STEM, the gateway to the future

STEM, the gateway to the future


STEM: four letters plotting a route into the future. The acronym stands for Science, Technology, Engineering and Mathematics, subjects that are opening the door to new professions. Unfortunately, however, many prejudices and common misconceptions remain, and these dissuade female students from choosing to study these subjects at university, thereby excluding them from a plethora of professional opportunities.

To offer food for thought and introduce some inspiring role models for female students, we launched the “Tech Talks,” a cycle of digital meetings. On November 18 and 25 these featured, and in the future will feature, nationally and internationally accomplished female professionals from the fields of science, culture and business. The initiative is part of a wider series of projects that we have implemented in recent years (from Women in Tech to Girls in ICT and Leaders for a day) to raise awareness among girls and young women of the importance of continuing their studies in STEM subjects and debunking some of the common misconceptions regarding these disciplines.

These events represent, as was underlined by Maria Luisa Marino, the Group’s Head of People Care & Diversity Management, an opportunity to share our vision of the future and that of our guest speakers, with a wide audience of young people and teachers. A future in which technology plays a decisive role and in which STEM skills are facilitating the creation of new professions that are increasingly in demand. 

“It is fundamental,” Carlo Bozzoli, Head of Global Digital Solutions underlined, “to continue to help young people navigate the world of work, which is increasingly combining technology and a new renaissance, without fear, but aware of the need to avoid cutting themselves off from opportunity, because the STEM subjects offer the possibility of working on the big issues that will determine the future of the planet.”

The first two appointments

More than 600 students, together with their teachers from schools all over the country, connected to the live stream of the first two appointments featuring guest contributors  Ersilia Vaudo, Chief Diversity Officer at the European Space Agency, and Francesca Gabrielli, CEO of Assist Digital.

But why is it important to promote these courses of study?

Giuseppe Amoroso, Head of Digital Strategy and Governance, responded by pointing to some important facts. “In 2019 only 24.6% of Italian graduates chose STEM subjects. This is less than one third and represents a genuine national emergency that is even more worrying if we consider another statistic: only 16.2% of female graduates studied STEM subjects, compared with 37.3% of men.” Nevertheless, there is also some good news: in Italy, an expected 8 million new jobs are set to be created in these sectors by 2025. Given the substantial disparity between supply and demand, the demand for professionals with STEM skills is set to continue to grow. For this reason, Amoroso concluded with a direct invitation: “What are you waiting for? You too can embrace this challenge!”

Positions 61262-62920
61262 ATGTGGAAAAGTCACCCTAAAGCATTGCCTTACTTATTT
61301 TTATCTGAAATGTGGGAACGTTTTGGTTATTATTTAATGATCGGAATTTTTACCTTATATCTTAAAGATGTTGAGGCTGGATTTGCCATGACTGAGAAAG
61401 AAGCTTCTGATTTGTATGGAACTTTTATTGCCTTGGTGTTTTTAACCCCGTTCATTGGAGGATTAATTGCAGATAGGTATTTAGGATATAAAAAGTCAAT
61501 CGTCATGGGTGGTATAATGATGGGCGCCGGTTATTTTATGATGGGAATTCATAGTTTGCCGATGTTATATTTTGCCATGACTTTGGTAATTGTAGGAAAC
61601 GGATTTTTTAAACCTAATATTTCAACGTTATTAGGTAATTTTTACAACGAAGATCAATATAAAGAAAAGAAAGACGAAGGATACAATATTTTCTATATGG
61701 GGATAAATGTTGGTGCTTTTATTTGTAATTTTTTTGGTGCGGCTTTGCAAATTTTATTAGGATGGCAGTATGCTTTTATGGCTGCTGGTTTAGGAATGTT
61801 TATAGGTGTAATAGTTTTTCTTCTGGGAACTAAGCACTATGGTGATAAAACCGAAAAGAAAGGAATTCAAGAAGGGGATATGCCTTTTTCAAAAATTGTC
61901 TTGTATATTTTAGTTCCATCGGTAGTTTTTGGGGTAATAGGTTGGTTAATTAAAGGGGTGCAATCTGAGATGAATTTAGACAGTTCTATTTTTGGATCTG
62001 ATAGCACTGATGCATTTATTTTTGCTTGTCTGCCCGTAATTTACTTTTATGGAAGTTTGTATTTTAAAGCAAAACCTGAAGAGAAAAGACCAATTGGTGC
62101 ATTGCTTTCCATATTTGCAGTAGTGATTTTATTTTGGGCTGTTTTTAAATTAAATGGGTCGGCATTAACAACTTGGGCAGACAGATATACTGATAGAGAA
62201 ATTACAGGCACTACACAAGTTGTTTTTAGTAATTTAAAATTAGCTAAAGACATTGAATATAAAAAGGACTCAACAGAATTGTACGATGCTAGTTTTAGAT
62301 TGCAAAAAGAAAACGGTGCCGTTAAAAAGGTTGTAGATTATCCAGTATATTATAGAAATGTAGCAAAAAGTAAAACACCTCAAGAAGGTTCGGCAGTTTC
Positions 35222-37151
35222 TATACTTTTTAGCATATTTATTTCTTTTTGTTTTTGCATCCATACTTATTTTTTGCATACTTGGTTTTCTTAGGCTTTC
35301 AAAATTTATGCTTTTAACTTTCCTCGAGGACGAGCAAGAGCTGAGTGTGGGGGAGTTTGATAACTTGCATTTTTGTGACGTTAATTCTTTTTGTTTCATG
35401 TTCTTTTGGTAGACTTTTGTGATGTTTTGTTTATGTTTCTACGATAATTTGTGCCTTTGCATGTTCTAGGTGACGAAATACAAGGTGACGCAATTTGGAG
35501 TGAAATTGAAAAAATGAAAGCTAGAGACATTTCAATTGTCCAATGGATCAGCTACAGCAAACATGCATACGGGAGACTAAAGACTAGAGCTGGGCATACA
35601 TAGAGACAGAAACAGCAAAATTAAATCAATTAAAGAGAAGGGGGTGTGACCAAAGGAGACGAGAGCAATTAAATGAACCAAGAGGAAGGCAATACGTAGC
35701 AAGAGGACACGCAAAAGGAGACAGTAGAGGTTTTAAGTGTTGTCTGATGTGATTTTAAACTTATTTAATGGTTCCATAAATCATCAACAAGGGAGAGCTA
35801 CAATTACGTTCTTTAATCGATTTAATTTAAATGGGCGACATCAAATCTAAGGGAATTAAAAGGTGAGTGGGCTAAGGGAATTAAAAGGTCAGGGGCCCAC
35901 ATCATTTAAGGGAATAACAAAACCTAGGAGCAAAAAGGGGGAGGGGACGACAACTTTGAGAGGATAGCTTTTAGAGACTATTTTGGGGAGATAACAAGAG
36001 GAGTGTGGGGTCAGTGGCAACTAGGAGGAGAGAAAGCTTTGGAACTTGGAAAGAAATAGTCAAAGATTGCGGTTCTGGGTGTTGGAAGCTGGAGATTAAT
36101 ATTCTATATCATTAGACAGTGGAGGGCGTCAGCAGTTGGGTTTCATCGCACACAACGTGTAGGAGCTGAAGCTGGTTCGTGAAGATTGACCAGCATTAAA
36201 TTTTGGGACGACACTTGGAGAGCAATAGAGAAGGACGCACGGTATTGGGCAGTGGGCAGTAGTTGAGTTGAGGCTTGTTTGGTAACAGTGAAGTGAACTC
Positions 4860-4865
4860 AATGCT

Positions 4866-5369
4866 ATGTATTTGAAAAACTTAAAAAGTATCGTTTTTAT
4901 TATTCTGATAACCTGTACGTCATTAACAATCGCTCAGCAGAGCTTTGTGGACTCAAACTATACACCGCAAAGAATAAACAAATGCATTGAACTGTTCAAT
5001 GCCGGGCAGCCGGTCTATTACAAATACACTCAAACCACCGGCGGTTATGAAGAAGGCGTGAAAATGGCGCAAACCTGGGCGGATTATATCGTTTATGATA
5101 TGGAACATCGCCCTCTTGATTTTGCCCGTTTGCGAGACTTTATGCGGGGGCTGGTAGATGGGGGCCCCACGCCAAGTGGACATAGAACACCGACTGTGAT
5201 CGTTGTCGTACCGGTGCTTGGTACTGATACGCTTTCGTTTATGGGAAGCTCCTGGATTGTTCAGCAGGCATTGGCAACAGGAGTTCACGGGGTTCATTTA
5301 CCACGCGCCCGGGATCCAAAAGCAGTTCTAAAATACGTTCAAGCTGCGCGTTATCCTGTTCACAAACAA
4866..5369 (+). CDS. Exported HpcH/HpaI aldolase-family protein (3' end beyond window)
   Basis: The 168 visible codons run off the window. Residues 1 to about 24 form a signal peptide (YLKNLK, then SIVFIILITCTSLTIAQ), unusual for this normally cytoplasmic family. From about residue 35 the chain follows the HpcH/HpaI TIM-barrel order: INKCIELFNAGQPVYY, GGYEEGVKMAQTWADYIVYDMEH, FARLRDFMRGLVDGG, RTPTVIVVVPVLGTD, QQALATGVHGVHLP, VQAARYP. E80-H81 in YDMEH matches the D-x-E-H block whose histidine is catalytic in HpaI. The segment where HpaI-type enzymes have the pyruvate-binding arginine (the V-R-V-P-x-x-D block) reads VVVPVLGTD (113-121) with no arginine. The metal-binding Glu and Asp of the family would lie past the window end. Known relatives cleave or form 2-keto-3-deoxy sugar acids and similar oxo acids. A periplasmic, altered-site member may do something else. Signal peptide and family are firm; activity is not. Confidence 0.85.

Constraining the choices of many girls and young women are stereotypes and prejudices. In 1983 Sally Ride was the USA’s first female astronaut to travel into space, explained Ersilia Vaudo, and NASA even made provisions for her to put on her make up. “The NASA engineers decided that female astronauts would want to wear cosmetics, so they designed a make-up kit…” This anecdote reveals how the field of science and technology has not always been culturally welcoming when it comes to integrating women (who in the space sector make up just 12% of the total). This situation must change if we want to avoid missing out on the vital contribution that half of the world’s population can make to creating a more sustainable world. Vaudo’s speech inspired both male and female students, reminding them that Italian is the language of our country, English the language of the world and mathematics that of the universe.

Diversity is also a precious resource. Francesca Gabrielli’s speech centered on passion, spurring young people on to have the courage to follow theirs, to be optimistic and to turn mistakes into opportunities. Drawing inspiration from design thinking, an approach to innovation that is based on the capacity to resolve complex problems in a creative way, she talked about the new digital professions and the importance of a multidisciplinary approach and collaboration in order to achieve common goals. For instance, the fight against climate change that requires us to increase production from renewable sources and reduce environmental impacts, making processes and products more sustainable, before it’s too late. Technological innovation is therefore fundamental not only for opening doors to the jobs of the future, but for building a better one.

At the Tech Talks Carlo Bozzoli concluded his speech with a call to action: “I urge schools to further promote the STEM professions, through school-work experience programs because it is absolutely key to bring education into business and business into education, enabling youngsters to truly get a feel of how these skills are put to use in the workplace each day. Businesses must play their part too. Our aim is to try to spark as much interest as possible with events like today’s, but this alone isn’t enough, it’s just a drop in the ocean of what we must all contribute.”